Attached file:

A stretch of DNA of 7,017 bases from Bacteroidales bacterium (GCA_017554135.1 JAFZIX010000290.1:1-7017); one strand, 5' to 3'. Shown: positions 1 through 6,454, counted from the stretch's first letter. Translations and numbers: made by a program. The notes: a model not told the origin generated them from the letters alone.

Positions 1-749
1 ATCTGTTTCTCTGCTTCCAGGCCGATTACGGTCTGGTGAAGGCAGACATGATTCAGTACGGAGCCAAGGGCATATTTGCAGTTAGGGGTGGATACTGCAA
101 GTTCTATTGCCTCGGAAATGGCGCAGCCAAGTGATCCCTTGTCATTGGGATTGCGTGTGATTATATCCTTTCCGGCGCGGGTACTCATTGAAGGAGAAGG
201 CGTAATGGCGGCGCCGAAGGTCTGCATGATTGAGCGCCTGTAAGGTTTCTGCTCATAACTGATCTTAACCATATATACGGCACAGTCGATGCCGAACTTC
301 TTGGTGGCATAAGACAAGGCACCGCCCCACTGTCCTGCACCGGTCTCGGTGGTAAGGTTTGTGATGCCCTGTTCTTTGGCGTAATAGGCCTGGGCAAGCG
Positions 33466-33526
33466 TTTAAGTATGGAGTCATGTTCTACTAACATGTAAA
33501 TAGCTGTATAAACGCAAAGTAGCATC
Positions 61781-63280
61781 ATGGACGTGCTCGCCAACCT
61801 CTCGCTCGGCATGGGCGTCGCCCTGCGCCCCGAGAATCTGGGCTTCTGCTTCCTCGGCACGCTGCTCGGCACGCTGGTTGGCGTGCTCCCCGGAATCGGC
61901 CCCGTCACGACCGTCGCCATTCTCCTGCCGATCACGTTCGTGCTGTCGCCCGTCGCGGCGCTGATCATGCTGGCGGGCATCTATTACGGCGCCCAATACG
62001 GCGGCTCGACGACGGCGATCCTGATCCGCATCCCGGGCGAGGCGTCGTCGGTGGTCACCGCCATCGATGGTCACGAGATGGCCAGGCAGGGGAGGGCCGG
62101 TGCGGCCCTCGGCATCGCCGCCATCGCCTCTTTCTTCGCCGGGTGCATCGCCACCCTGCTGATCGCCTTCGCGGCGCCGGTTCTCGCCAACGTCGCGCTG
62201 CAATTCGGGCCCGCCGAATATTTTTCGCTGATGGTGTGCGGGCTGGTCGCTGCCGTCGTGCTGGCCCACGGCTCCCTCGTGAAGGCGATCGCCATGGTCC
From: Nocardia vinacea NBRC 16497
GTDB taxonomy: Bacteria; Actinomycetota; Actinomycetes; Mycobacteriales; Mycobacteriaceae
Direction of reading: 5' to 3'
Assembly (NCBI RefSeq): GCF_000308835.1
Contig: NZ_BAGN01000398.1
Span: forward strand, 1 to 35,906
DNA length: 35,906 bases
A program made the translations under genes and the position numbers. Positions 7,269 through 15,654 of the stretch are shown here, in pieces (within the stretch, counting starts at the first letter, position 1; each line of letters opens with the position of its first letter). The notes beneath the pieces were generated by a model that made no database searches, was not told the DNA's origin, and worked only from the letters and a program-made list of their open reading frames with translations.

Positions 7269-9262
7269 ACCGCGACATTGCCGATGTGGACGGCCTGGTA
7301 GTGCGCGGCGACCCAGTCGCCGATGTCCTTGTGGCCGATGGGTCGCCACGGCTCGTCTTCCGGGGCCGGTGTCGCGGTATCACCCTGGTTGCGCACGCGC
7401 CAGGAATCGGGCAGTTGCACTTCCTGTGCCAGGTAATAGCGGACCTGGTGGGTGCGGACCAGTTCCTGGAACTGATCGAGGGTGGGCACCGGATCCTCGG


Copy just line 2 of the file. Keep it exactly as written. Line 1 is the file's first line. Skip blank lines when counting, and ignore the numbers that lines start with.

Positions 1-749